Several people had asked KRL to publish a list of books that were taken so people could buy replacements. There’s a real issue in doing that, because the library can purchase books at a significant discount, so cash in our hands goes a lot further than money spent by a potential donor on a book. In addition, with a public list posted, there would be no way to let people know when someone had purchased a replacement. Would could end up with 20 copies of the same title, and no copies of 19 other books.

    That’s why KRL is encouraging people who wish to purchase a replacement book to help the Port Orchard library restock its children’s collection to go to Bethel Avenue Books between now and June 5. The store will have a list of books that need to be replaced, and whenever someone chooses to order a replacement, that title will be crossed off the list (just like with a bridal registry). In addition, the generous owners of Bethel Avenue Books will donate 20 percent of the purchase price of each donated book to the KRL Foundation. The donor will have their name listed on a book plate that will be in the book they purchase for the library.

    KRL thanks everyone in the community who has expressed a desire to help replenish the Port Orchard Library’s children’s collection.

    Jeff Brody
    KRL Director of Community Relations

  5. Jeff – I have heard from a couple people that a family in North Kitsap made a very generous donation “in the mid four figures.” Can you confirm or deny that rumor?

    Chris Henry, reporter

  6. Roger,
    Sorry you choose to turn an event that has victimized the families of the Port Orchard community into an anti-tax statement.

    If 20% of a private sector company’s inventory disappeared through theft, many would be calling for better operational measures and improved accountability – not to mention employee terminations.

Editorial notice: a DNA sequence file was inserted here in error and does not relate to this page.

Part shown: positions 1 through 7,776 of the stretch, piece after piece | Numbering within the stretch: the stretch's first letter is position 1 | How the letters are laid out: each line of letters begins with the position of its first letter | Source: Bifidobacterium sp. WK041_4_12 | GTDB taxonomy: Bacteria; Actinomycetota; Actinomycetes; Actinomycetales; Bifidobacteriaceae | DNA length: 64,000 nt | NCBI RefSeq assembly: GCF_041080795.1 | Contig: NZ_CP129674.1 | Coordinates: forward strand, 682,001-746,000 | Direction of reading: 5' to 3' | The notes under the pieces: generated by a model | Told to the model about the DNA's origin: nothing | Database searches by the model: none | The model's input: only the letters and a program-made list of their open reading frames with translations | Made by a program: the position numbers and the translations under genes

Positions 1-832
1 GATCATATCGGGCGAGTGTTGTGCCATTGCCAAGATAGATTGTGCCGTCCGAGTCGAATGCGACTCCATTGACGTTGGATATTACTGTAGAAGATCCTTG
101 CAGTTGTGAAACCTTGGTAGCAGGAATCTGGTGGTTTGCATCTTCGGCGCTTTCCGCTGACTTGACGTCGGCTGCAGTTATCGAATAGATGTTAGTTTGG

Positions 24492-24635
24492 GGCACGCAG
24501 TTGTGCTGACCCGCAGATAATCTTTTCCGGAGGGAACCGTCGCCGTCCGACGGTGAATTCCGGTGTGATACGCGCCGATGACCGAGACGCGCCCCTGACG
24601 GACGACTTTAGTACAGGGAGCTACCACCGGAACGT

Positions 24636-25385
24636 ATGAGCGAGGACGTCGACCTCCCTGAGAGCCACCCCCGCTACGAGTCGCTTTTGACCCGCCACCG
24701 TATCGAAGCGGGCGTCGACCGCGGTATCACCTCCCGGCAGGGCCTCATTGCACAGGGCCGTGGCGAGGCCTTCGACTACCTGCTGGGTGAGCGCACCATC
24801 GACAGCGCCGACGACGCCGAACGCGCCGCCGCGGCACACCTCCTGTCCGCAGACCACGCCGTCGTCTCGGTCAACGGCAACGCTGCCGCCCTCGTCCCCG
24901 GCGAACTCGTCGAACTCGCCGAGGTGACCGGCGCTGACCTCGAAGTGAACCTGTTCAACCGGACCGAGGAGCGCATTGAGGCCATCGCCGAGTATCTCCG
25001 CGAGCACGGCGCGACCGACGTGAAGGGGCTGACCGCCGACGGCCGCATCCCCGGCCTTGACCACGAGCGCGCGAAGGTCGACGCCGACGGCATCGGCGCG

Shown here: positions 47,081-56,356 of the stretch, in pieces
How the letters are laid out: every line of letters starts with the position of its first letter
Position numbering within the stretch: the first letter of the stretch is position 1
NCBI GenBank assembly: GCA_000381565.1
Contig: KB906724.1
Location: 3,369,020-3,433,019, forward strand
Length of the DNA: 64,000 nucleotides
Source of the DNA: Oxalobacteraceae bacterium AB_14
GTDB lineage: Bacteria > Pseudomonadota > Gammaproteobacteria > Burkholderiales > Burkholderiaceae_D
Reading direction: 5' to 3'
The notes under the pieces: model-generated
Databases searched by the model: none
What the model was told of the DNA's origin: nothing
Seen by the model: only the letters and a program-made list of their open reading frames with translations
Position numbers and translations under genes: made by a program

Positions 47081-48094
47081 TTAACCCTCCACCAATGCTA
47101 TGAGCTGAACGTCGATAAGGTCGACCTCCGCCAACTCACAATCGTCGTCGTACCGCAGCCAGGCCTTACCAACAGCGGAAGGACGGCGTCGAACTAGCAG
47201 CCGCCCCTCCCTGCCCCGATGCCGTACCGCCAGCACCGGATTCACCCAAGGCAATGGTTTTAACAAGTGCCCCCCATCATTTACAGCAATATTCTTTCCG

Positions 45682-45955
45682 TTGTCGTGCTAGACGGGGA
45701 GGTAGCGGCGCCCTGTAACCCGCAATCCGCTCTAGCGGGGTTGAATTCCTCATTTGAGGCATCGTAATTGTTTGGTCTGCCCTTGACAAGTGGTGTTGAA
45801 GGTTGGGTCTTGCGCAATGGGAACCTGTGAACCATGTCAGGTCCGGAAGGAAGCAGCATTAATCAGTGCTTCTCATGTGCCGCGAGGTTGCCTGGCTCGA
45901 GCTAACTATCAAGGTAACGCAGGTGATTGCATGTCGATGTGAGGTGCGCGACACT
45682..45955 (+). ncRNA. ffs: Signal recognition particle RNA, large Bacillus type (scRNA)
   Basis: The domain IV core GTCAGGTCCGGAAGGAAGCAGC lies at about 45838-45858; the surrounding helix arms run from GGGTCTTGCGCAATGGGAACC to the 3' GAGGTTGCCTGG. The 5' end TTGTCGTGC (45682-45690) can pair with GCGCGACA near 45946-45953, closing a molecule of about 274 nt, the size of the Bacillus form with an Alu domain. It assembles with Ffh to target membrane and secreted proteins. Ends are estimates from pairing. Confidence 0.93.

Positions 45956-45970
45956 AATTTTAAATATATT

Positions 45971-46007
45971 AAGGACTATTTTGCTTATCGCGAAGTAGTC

Adopting a dismissive tone towards Roger won’t change that there was a breakdown in the process. His concerns regarding due diligence and property stewardship are valid, as is the choice to question other issues warranting scrutiny.

    I absolutely think it’s a shame a person or persons saw fit to steal something for which they are allowed free use. And even while I believe there should be insurance to address such a loss, it is highly likely I’ll contribute towards replacing the books.

    That being said, I also appreciate the importance of accepting responsibility. Playing the victim card to divert attention from holistic assessment of a community asset will backfire, particularly if it is a necessary step before approving more money and access to books which can be stolen.

  7. “Roger,
    Sorry you choose to turn an event that has victimized the families of the Port Orchard community into an anti-tax statement.”

    Mine was not so much an anti tax statement as it was calling for an organization to be better stewards of the taxpayers assets. Especially one who is choosing to put a multimillion dollar levy lid increase on a future ballot.

    I notice you include the families of the Port Orchard community, but leave out the taxpayers in southern unincorporated Kitsap County. That’s right, Port Orchard is not really a part of KRL, they are like an associate branch. Maybe that will change if Port Orchard runs its own ballot to join KRL directly. I wonder how their votes would go on supporting a levy lid lift where the many millions go north? It should make for an interesting election.

    I have never had a major fire at my home. I have home owners insurance. I have never had a major auto accident. I have vehicle insurance. I have not woke up dead as of yet. I have life insurance. If I based my life on “you have to base your allocation for security on the perceived threat.” then I would have dropped all that insurance years ago and saved many thousands of dollars.

    I worked retail for quite a few years. Theft happens. Sometimes by outsiders, sometimes by insiders, but it happens on a regular basis. One of the ways to prevent or at least slow it down is to be aware of what you have in visible inventory and where it is and to be present, visible and interact directly with the customers.

    Kudo’s to those supporting the replacement of Port Orchard’s missing books. It will be interesting to see how KRL responds, because we know replacing books and having better security will just be “to the detriment of other things.”
    Roger Gay
    South Kitsap